Sully: 'Kiss our butts' with tanking talk

WALTHAM, Mass. -- Boston Celtics big man Jared Sullinger was asked if he liked the idea of home-and-home series, such as the one the team is in the middle of with the Bucks. Milwaukee posted a 92-85 win over visiting Boston on Saturday night and will visit TD Garden for a rematch (the teams' third encounter this season) on Tuesday.

Sullinger said he didn't mind this instance because, "One, they beat us last time and, two, because we need a win to stay in the playoff rankings. It’s a must-win for us, I believe."

We know what you're thinking: 1) How in the world have the Celtics lost twice to the three-win Bucks already this season and 2) Did Sullinger really bring up the playoffs for a 7-12 team that's played less than a quarter of its schedule while deeming Game 20 a must-win?

Forgive Sullinger. He's spearheaded the "We're not tanking!" movement since Boston dealt Paul Pierce and Kevin Garnett to Brooklyn this summer. Sullinger has remained steadfast that there's enough talent here to be competitive.

And given the state of the Eastern Conference, it's hard to argue with him.

The Celtics entered Monday a game out of the playoff picture and only a ½ game behind Toronto for the top spot in the Atlantic Division (Keep in mind that division winners are guaranteed one of the top four seeds in the postseason, and only two teams in the East have a winning record at the moment).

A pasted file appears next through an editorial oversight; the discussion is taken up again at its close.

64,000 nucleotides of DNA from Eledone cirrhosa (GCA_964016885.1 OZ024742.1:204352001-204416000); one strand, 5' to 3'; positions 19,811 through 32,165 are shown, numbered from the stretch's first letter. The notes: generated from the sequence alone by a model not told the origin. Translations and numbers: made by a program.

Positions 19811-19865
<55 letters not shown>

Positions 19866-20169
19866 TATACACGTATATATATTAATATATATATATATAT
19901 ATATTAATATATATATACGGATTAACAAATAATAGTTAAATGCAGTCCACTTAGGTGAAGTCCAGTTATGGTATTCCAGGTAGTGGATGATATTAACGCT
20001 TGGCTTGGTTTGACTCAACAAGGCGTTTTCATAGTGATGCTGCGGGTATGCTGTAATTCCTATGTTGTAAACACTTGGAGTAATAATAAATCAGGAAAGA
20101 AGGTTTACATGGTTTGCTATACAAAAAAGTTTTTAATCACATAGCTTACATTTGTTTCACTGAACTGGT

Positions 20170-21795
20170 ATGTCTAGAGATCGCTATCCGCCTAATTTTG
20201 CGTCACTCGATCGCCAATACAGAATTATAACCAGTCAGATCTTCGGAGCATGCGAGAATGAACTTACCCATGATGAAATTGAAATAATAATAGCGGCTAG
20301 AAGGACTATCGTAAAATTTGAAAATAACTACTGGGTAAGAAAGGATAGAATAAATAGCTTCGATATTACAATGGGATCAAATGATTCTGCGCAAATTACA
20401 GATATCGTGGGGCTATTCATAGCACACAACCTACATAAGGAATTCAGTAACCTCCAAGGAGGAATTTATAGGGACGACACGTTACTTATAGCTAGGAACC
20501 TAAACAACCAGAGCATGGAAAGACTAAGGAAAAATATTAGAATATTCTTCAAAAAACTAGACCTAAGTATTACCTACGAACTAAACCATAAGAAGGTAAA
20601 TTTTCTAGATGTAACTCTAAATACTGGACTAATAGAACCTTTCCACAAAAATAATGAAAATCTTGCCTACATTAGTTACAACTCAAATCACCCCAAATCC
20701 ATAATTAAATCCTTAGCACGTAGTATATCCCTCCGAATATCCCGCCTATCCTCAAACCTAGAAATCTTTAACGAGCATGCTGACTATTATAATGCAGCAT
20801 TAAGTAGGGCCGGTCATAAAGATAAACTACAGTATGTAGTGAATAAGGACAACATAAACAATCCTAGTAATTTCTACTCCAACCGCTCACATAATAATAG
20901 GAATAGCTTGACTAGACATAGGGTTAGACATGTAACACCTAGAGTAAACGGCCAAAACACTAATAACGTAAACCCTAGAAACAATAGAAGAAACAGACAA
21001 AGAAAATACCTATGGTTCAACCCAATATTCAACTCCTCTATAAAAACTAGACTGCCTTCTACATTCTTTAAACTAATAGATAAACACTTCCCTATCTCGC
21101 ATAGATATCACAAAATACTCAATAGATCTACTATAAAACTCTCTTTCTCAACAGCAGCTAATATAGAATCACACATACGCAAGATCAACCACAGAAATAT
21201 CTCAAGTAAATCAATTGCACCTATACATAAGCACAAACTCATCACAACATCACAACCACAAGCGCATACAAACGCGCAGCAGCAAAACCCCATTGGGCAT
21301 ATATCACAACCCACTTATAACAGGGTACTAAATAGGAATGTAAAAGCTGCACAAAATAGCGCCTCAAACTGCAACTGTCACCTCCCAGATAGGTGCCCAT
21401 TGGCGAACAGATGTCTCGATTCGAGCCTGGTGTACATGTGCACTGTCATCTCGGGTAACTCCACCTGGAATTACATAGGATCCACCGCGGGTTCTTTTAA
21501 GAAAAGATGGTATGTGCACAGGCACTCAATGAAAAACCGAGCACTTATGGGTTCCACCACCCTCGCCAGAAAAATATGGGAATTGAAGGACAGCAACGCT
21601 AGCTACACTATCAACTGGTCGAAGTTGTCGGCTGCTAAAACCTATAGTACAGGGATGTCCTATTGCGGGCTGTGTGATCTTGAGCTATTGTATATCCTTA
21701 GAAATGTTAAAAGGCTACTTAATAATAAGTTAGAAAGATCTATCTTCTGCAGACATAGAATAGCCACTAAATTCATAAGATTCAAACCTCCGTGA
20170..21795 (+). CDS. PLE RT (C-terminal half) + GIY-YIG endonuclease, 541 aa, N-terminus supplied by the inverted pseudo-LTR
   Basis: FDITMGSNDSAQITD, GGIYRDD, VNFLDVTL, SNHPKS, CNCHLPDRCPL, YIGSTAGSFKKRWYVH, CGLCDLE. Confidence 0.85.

So Sullinger sounded off again on Monday about diminished expectations for this transitioning Celtics squad.

"Lot of guys expect us to just like tank for [top draft prospects Jabari] Parker or [Andrew] Wiggins," Sullinger said. "Y’all might as well throw that out the door. I don’t know why people keep talking about tanking. We've got competitors around here, we’re not really like that. We don’t care if Jeff [Green] averages 20 [points per game] or I average 8, we just want to win. And show everybody that they can kiss our butts about that tanking stuff."

Sullinger is a team-best plus-44 in plus/minus this season and no one else among regulars is in the positive. In fact, Boston is a staggering minus-113 when Sullinger is off the court. The second-year big man has been the Celtics' most consistent two-way player, but even he's not thrilled with his individual achievements because of the team's record.

"Not really happy with the numbers because we’re what, 7-12?" Sullinger asked. "I’m not really happy about that. But I can play better. And I will play better."

Go ahead and add coach Brad Stevens in that unsatisfied category. Asked about his team's progress over a whirlwind start to the 2013-14 season, a stretch that saw Boston play a league-high 19 games in 31 days, Stevens said he always sees room for advancement.

"I’m never happy," Stevens said. "I know that may sound crazy. I’ve never had a team in November or December that you’re excited about where you’re at. You’re just excited about where you can go. Everybody starts from that. And that’s part of coaching. That’s the fun part of coaching. But the hard part is keeping everybody on that path toward improvement."

For Sullinger, as long as the path toward improvement leads away from the road to the NBA lottery, he's fine with it.